Yes, nursing school graduates do manage somehow but so many struggle the first year out and who knows how many give up. I don't expect the transition from student to professional to be seamless or easy. I just wonder if perhaps there are other effective ways to approach to teaching nursing.

    At a bare minimum, what does a new nurse need to be able to do? I would think it would be recognize symptoms of distress and emergent crises, to know when to call for help and what interventions the nurse should implement in such situations.

    Outside of emergencies, nurses also need to be able to recognize and document any deviations from normal (in other words, assessment skills). They need to learn how to take care of various symptoms, whether through independent action or by doctor's order. They need to learn how to prioritize the importance and severity of different symptoms (can it wait an hour? should the doctor be contacted? etc)

    Nurses administer meds, carry out invasive procedures and work with open wounds, so they need training in safe medication administration and sterile and clean technique.

    Nurses are at the front-line of prevention and control of complications - so they need to know about skin breakdown, pressure sores, thromboembolism, infection, and the like. Preventive measures, early symptoms, treatments.

    Since nurses are responsible for basic personal care as well they also need training in feeding, toileting, and bathing patients with functional limitations.

    Finally, the nurse needs a basic foundation in human physiology, pathophysiology, pharmacology, and human development. With that, the nurse can turn to any reference (colleagues, books, P&P manuals, etc) and get the information needed to take care of just about any patient, whether or not the particular condition in question was studied in school.
  12. by   Cecileno1
    I agree with everything you've said about nursing education. I was surprised that someone other than myself found nursing education to be a crash course. I thought this was only something that happened in my country (in the Caribbean) where we do four years work in three years and at the end of each year you feel as though you do not know enough about anything you have done that year. At the end of the course you wonder if you know enough to actually manage a patient and you are almost afraid to give care. Something needs to be done to restructure these courses because like you, I see no reason to try to learn everything one time especially diseases that you may never come in contact with or are very rare.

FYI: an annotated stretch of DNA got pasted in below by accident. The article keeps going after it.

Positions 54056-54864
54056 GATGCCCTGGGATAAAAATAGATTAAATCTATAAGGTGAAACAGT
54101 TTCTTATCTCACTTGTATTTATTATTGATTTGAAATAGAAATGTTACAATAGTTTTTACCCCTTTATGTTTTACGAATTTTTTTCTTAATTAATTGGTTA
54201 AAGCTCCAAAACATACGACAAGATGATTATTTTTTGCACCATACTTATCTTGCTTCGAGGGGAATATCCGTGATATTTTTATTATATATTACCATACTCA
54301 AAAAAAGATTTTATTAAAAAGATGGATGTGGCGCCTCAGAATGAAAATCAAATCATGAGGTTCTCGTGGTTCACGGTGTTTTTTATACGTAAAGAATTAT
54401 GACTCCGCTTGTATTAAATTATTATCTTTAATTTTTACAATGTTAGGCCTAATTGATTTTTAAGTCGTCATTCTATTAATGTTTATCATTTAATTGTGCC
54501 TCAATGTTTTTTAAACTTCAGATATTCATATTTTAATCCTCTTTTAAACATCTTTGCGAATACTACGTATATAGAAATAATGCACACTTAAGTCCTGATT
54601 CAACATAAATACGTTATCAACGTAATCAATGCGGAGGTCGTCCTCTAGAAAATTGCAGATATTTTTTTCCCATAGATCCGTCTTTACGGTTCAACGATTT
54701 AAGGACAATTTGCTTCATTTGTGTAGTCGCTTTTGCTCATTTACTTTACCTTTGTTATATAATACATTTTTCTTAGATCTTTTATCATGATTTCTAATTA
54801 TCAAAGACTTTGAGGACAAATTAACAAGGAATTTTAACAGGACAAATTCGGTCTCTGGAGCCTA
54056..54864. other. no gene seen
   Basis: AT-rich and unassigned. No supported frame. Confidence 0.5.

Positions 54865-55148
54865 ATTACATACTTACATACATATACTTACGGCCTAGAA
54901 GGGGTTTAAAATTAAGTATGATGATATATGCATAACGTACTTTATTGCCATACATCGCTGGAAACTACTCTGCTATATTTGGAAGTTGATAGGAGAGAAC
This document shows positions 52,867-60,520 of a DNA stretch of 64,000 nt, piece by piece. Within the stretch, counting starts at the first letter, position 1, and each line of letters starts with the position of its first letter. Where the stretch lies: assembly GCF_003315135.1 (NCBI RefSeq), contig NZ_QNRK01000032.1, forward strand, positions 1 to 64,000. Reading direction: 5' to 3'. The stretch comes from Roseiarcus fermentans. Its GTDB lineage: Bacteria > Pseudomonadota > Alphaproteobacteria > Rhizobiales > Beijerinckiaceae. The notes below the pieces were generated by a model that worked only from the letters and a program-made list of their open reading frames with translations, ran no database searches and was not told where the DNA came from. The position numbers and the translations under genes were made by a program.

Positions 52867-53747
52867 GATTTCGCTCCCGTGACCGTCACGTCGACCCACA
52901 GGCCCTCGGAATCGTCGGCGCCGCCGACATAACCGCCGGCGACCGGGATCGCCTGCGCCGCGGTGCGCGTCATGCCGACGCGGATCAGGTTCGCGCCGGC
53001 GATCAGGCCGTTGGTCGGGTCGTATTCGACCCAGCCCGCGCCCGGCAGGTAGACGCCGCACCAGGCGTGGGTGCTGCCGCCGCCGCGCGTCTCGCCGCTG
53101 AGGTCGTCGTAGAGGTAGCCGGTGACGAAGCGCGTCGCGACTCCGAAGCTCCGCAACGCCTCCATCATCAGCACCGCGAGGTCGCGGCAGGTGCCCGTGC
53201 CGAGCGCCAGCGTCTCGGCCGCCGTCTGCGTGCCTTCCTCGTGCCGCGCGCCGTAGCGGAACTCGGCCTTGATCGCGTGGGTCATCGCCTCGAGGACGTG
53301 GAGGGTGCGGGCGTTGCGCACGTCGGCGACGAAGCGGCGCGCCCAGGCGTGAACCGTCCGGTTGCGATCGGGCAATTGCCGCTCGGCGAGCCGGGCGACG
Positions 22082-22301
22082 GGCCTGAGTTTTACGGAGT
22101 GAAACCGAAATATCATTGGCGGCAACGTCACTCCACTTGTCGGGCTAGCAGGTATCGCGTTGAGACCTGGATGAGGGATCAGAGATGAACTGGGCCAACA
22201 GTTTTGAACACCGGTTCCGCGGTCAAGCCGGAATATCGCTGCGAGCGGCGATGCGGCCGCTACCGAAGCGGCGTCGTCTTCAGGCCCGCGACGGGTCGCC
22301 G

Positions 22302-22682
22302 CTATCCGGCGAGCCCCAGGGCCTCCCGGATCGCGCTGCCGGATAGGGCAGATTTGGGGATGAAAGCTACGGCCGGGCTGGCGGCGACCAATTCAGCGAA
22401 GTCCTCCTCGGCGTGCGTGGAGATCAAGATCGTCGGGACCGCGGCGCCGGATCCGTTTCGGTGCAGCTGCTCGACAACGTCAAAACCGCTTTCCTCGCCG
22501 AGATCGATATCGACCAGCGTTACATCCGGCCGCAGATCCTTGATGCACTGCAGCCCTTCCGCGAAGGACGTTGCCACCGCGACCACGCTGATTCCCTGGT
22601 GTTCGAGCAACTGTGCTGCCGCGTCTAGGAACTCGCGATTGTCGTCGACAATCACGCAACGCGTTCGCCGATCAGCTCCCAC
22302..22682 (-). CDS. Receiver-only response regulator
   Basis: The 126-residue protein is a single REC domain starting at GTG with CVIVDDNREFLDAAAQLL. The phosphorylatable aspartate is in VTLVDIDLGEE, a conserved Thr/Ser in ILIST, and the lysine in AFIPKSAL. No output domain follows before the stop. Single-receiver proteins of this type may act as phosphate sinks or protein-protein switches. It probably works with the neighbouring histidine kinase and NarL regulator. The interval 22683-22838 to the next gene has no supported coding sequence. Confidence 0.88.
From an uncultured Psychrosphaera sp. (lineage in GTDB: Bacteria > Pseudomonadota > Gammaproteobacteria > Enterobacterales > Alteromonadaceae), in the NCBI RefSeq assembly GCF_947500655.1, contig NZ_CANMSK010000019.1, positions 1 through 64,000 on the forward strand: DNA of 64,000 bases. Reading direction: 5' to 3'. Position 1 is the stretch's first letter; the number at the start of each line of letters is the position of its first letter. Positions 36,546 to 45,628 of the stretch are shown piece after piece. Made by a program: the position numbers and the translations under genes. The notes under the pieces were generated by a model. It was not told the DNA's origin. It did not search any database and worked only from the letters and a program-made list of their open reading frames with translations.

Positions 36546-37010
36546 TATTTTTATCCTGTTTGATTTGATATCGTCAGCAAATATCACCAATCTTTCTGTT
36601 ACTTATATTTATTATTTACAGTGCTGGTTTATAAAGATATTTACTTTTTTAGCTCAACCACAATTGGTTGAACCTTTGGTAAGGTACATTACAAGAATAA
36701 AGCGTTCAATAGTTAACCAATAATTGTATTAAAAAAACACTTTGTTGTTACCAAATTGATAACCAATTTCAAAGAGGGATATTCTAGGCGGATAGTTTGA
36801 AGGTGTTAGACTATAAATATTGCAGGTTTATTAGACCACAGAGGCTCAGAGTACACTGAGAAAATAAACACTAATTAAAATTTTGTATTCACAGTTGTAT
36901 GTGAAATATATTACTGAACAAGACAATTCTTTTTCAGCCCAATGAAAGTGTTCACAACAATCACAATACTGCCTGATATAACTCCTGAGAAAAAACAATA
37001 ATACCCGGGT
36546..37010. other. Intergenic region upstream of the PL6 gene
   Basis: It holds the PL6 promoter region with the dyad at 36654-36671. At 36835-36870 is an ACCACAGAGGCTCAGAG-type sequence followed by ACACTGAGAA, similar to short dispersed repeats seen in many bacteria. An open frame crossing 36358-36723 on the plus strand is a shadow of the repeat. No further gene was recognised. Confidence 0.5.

Last edit by Cecileno1 on Oct 11, '07
  13. by   doe9181
    I think it would be a great idea to make it mandatory for students to particpate in an externship or internship. My school always notified us of possible opportunities that were available but not everyone wanted to do it. I never had the opportunity because I had to take a summer class to catch up on my prerequisites. I was also afraid to quit my very flexible job as a pharmacy tech. I could work as little as 4 hours in a day if I wanted. If an externship was mandatory then I would of had no choice and I would of probably benefited a bit more from that experience. I know my classmated that took advantage of the opportunity had a bit more knowledge than the rest of us and a better idea what areas they were interested in. I strongly encourage any students out there reading this to take advantage of any externship/internship programs that are offered to you. Even if you don't get paid, the knowledge and experience alone are valuable. I wish I had. I don't think my role transition class at the end was long enough to teach me half the things I needed to know. When I first strated I felt like a deer in headlights at times.:uhoh21: